Twentieth-century Russian music exhibits a diversity of approaches to triadic composition. Triads appear in harmonic contexts that range from tonal to atonal, as well as in referential contexts where triadic music evokes historical styles. Theorists in Russia have approached this repertoire from perspectives that differ from those of their English-speaking counterparts, but because little Russian theory has been reliably translated into English, the work remains largely unknown. This dissertation explores three case studies dealing with the treatment of triads in contrapuntal, functionally harmonic, and atonal contexts respectively, drawing on untranslated (or in one case, poorly translated) writings from twentieth-century Russian music theory. The first study describes Sergey Taneyev's system of generalized invertible counterpoint, arguing that its algebraic approach, designed for sixteenth-century repertoire, can be extended in the analysis of tonal contrapuntal music. The second study traces the history of Russian thought on the common third relation, known in neo-Riemannian theory as SLIDE, the relation joining triads that share a chordal third, such as C major and C-sharp minor. The Russian conception of the relation, which predates the neo-Riemannian, applies not only to triadic adjacencies but also in functional harmonic substitutions, the transformation of thematic melodies, and the altered scale degrees of Prokofiev and Shostakovich. The third study examines the strings of major and minor triads that Alfred Schnittke deploys in his atonal works, arguing that Schnittke has cultivated a framework that deliberately avoids the patterns of tonal writing. This allows the triads to be understood without recourse to "polystylism," a historicizing practice under which Schnittke's triads have typically been subsumed. In general, ideas drawn from Russian-language scholarship complement existing English-language approaches by offering new insights into repertoires that have not been fully understood.

  • John Field's Piano Sonatas Op. 1, Nos. 1 - 3

    Author:
    Juyeon Seong
    Year of Dissertation:
    2011
    Program:
    Music
    Advisor:
    Steven Graff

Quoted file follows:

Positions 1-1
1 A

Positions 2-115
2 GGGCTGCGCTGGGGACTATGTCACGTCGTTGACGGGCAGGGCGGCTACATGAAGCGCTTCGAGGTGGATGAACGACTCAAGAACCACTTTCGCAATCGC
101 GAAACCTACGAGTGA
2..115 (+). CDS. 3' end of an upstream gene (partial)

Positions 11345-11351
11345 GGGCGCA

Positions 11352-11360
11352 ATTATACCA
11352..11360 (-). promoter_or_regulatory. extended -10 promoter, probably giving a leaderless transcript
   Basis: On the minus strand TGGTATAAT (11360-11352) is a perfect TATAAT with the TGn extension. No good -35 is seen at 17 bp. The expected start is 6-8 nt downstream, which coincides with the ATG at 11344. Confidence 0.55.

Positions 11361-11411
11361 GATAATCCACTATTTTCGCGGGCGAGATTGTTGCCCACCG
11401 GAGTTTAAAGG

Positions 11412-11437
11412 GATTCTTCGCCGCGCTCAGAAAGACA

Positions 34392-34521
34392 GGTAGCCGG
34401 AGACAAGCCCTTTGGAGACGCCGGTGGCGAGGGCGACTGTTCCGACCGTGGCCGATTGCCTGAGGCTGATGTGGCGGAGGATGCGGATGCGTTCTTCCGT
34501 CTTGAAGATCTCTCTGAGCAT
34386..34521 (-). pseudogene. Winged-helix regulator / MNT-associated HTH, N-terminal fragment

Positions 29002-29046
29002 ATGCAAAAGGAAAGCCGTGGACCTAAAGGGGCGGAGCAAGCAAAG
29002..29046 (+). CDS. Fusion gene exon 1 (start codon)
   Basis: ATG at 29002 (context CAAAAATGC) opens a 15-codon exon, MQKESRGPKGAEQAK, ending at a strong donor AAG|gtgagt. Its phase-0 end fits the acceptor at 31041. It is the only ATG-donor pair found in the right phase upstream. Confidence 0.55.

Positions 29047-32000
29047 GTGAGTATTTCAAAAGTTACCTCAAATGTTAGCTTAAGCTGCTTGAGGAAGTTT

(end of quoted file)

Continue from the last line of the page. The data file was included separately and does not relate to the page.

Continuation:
Abstract:

    ABSTRACT JOHN FIELD'S PIANO SONATAS OP. 1, NOS. 1 - 3 by Juyeon Seong Advisor: Professor Raymond Erickson This dissertation deals with John Field's three piano sonatas, Op. 1; these significant compositions marked his debut as a serious composer. He was born in Dublin on July 26, 1782, and died in Moscow on January 23, 1837. Field received early training from his father and grandfather and continued with lessons from Tommaso Giordani. In 1793 Field began studying with Muzio Clementi in London. This was the beginning of a life-long relationship between the two musicians. Field's three piano sonatas, Op. 1, were published by and dedicated to Clementi in 1801; this was to remain his most substantial and ambitious publication. In 1802 Field traveled with Clementi on a tour of Europe and on to Russia. Field remained in Russia until his death. Field performed widely and was in great demand as a pianist and teacher. While in Russia, Field developed the lyric genre of piano music known as the nocturne, thus earning himself a place in the history of piano music. Field was one of the most important pianists and composers of his day. In spite of Field's contemporaneous fame, his music, except for the nocturnes, has subsequently received little attention. This study is the first to present an analysis of his piano sonatas. The main body of this dissertation consists of four chapters: "John Field's Life and Career," "Sonata Op. 1, No. 1," "Sonata Op. 1, No. 2," and "Sonata Op. 1, No. 3." These chapters are preceded by an Introduction and followed by a Conclusion and Bibliography.

  • Ecological Aspects of the Music of John Luther Adams

    Author:
    David Shimoni
    Year of Dissertation:
    2015
    Program:
    Music
    Advisor:
    Philip Lambert
    Abstract:

    The composer John Luther Adams envisions his role as one who re-imagines and re-creates relationships with other human and non-human beings through music. This dissertation consists of an examination of songbirdsongs, Earth and the Great Weather, In the White Silence, Strange and Sacred Noise, The Place Where You Go to Listen, and Inuksuit to determine whether, and how, Adams succeeds in re-creating these relationships. In the Introduction various means of connecting music and the natural world are reviewed, a semiotic and ecomusicological framework for analysis is established, and a listening typology is suggested. In the following chapters, analysis of Adams's six works is based on his compositional process, the musical scores, and the listening process that each piece facilitates. What emerges are multiple ways in which Adams facilitates new relationships amongst people and between people and the natural world. In works like songbirdsongs, Earth and the Great Weather, and Inuksuit, Adams directly employs the sounds of the natural world but helps listeners to focus on them as sounds rather than as tools for his own compositional expansion. Works like The Place Where You Go to Listen and Inuksuit integrate listeners into their specific natural environments. In almost all of his works beginning with Earth and the Great Weather, Adams limits the amount of personal expression that he puts into his music, structuring the music instead according to algorithmic processes. He also transfers creative responsibility to his performers in open works like songbirdsongs and Inuksuit, and in the former ethological rules established by songbirds guide the performers as well. In The Place Where You Go to Listen he leaves determination of the musical surface in the hands of the natural world itself. Finally, in all of his music, Adams asks the listener not to listen to his "message" but rather to an unfolding process in the music that parallels something in the natural world. The pieces reward a patient, prolonged attentiveness with an experience of beauty and/or power and a deep sense of place.